Hot News Flash

Hot News Flash – Brief Article

Kelly McCarthy

In this Prozac nation, doctors continue to identify new and important uses for antidepressants. The latest discovery may lead to a cure for menopause-related hot flashes in women, particularly those undergoing chemotherapy for breast cancer.

Chemotherapy causes acute menopausal symptoms like hot flashes in women, treatment of which is tricky since the traditional remedy for hot flashes–estrogen or progesterone-could potentially stimulate regrowth of the cancer. Though there is no consensus among scientists as to whether fear of cancer regrowth is rooted in fact, doctors have preferred to play it safe with nonhormonal treatments, such as Vitamin E and Clonidine, a medication for lowering blood pressure. These methods, however, have proved largely unsuccessful.

But recent research examining a new antidepressant called Effexor, or Venlafaxine, conducted by Charles Loprinzi, Ph.D., chairman of the Mayo Clinic Cancer Center’s oncology department in New York, found that breast cancer patients who were given relatively low doses of the drug experienced 40% to 60% fewer hot flashes. The study’s findings, presented recently at the annual meeting of the American Society of Clinical Oncology, also suggest that women without breast cancer could take Venlafaxine to treat hot flashes. And men who experience hot flashes after having their prostate gland surgically removed for prostate cancer treatment may benefit, too: Of the study’s 16 male participants, 63% had a greater than 50% decrease in hot flashes.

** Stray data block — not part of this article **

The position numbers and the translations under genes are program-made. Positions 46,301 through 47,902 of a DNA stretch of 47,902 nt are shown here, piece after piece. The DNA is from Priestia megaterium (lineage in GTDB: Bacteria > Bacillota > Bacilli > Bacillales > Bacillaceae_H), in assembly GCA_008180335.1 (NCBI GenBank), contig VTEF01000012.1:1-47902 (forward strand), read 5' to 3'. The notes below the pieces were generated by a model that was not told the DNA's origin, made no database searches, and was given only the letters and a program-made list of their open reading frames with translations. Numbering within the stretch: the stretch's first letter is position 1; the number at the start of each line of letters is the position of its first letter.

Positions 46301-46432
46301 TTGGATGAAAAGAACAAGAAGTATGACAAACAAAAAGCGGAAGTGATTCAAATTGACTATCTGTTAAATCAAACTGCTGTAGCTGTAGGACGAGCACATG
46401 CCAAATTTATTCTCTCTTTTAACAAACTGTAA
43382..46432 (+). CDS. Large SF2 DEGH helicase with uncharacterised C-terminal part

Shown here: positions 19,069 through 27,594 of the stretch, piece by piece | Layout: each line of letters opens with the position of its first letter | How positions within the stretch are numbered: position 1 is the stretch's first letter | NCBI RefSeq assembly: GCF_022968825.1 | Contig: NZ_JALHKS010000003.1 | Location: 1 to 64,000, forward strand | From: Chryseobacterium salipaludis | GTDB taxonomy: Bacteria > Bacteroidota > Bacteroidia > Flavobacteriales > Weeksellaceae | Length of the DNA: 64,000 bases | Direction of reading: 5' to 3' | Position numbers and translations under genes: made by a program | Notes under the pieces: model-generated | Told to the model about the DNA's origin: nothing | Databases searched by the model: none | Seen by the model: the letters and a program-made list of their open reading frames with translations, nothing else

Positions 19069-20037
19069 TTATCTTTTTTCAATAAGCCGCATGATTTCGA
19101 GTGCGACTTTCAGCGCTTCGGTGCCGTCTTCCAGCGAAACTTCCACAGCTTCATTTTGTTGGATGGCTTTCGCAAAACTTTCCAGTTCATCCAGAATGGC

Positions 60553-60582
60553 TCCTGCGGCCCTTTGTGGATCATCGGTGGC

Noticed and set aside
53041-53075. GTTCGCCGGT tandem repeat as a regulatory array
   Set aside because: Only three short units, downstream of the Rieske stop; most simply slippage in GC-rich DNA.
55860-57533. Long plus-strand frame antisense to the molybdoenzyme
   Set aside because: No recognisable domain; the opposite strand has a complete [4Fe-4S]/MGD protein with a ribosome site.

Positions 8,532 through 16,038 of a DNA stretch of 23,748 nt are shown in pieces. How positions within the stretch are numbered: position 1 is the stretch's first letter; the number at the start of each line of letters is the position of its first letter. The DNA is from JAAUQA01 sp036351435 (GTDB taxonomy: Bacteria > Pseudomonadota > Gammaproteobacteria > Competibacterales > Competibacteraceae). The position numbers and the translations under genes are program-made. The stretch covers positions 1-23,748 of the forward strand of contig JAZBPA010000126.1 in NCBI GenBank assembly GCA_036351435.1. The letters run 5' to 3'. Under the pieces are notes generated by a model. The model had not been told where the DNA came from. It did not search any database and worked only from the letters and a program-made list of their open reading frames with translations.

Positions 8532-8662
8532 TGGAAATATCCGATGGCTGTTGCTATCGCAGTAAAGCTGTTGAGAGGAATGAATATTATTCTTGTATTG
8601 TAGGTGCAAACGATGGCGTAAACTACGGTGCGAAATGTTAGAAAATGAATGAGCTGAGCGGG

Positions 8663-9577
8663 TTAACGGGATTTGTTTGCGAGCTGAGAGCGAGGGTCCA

Encouraged by his findings, Loprinzi believes his study “represents a new treatment modality for people suffering from hot flashes.” He is planning future research on other antidepressants such as Prozac and Paxil to determine the effects of these drugs on breast cancer patients who experience hot flashes.

COPYRIGHT 2000 Sussex Publishers, Inc.

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